It has been clarified in the literature that a lack of empathy is a hallmark of ASD (Harmsen, 2019; Stroth et al., 2019).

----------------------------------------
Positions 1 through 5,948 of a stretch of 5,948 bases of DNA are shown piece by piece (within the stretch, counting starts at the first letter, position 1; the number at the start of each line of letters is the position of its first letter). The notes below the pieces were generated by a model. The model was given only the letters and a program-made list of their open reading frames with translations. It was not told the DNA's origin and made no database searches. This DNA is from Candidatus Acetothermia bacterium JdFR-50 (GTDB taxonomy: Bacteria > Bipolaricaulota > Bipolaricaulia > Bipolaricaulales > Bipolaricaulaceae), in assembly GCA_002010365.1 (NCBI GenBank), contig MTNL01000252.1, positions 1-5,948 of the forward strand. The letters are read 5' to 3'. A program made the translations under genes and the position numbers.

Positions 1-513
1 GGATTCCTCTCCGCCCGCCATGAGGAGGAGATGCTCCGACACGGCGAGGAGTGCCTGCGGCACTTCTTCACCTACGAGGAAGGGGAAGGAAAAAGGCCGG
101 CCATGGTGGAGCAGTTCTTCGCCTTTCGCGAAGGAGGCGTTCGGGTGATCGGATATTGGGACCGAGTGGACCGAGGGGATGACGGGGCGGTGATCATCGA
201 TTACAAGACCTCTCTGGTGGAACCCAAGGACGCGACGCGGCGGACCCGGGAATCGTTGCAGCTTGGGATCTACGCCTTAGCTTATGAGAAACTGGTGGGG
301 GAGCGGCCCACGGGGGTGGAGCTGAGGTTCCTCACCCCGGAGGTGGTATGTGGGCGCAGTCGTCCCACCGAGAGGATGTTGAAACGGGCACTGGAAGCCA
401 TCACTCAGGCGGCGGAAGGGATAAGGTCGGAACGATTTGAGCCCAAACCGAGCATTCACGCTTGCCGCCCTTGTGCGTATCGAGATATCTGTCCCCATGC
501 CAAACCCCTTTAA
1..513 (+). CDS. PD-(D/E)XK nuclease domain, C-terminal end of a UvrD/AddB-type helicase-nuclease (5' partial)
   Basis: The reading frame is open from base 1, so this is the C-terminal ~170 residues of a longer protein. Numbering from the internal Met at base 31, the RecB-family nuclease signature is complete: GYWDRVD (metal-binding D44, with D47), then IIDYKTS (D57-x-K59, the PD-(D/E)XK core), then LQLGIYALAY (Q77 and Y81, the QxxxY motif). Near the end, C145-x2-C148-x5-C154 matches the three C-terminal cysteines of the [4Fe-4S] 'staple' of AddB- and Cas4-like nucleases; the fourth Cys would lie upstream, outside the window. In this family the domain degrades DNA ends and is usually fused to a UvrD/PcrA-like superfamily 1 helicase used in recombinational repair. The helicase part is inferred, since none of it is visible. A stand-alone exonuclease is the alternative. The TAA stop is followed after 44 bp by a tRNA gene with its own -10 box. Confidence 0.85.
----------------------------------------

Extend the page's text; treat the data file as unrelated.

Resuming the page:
At the same time, scientific literature presents various evidence in favor of empathic and mentalization deficits in BPD, which can be interpreted as possible causes of social and relational problems. Baron-Cohen describes the empathic difficulties of patients with BPD, in relation to the recognition and response components, describing them as deficient in reacting to others with an appropriate emotion (empathic response), and with difficulty in effectively and precisely determining the intentions and emotions of others' facial expressions (Baron-Cohen, 2011) In a study, how ambiguity of stimuli can lead to a reduction in cognitive or emotional empathy in BPD was discussed (Niedtfeld, 2017). Video clips were shown to 34 patients with BPD and 32 controls, through which vocal content, prosodies, and facial expressions were presented. BPD patients showed greater emotional empathy when the proposed stimuli included emotions expressed in a non-verbal way, while with regard to cognitive empathy, there were no significant differences between BPD and controls. These results suggest that subjects with BPD show altered emotional empathy, experiencing higher rates of emotional contagion when emotions are expressed non-verbally. The latter may contribute to misunderstandings and inappropriate social behavior. Differences in amygdala activation in subjects with BPD compared to control subjects were also found in a study revealing difficulty in understanding neutral facial expressions, often interpreting them as threatening (Donegan et al., 2003). Regarding the analysis of the different components of empathy involved in BPD, using a self-report measure of empathy, the Interpersonal Reactivity Index (IRI; Davis, 1983), a study showed that women diagnosed with BPD showed higher average levels of affective empathy and lower average levels of cognitive empathy, compared to a control sample of women with anorexia nervosa and an undiagnosed control group (Guttman and Laporte, 2002). These results were confirmed by another research that demonstrated a “double dissociation” of cognitive and affective empathy in BPD, suggesting that the behavioral difficulties manifested in BPD can be explained by a dysfunctional model of empathic capacity (Harari et al., 2010). The authors started from the hypothesis that the interpersonal malfunction typical of BPD would find justification in their low levels of cognitive empathy and theory of mind, while higher levels of affective empathy would account for emotional hyperactivity.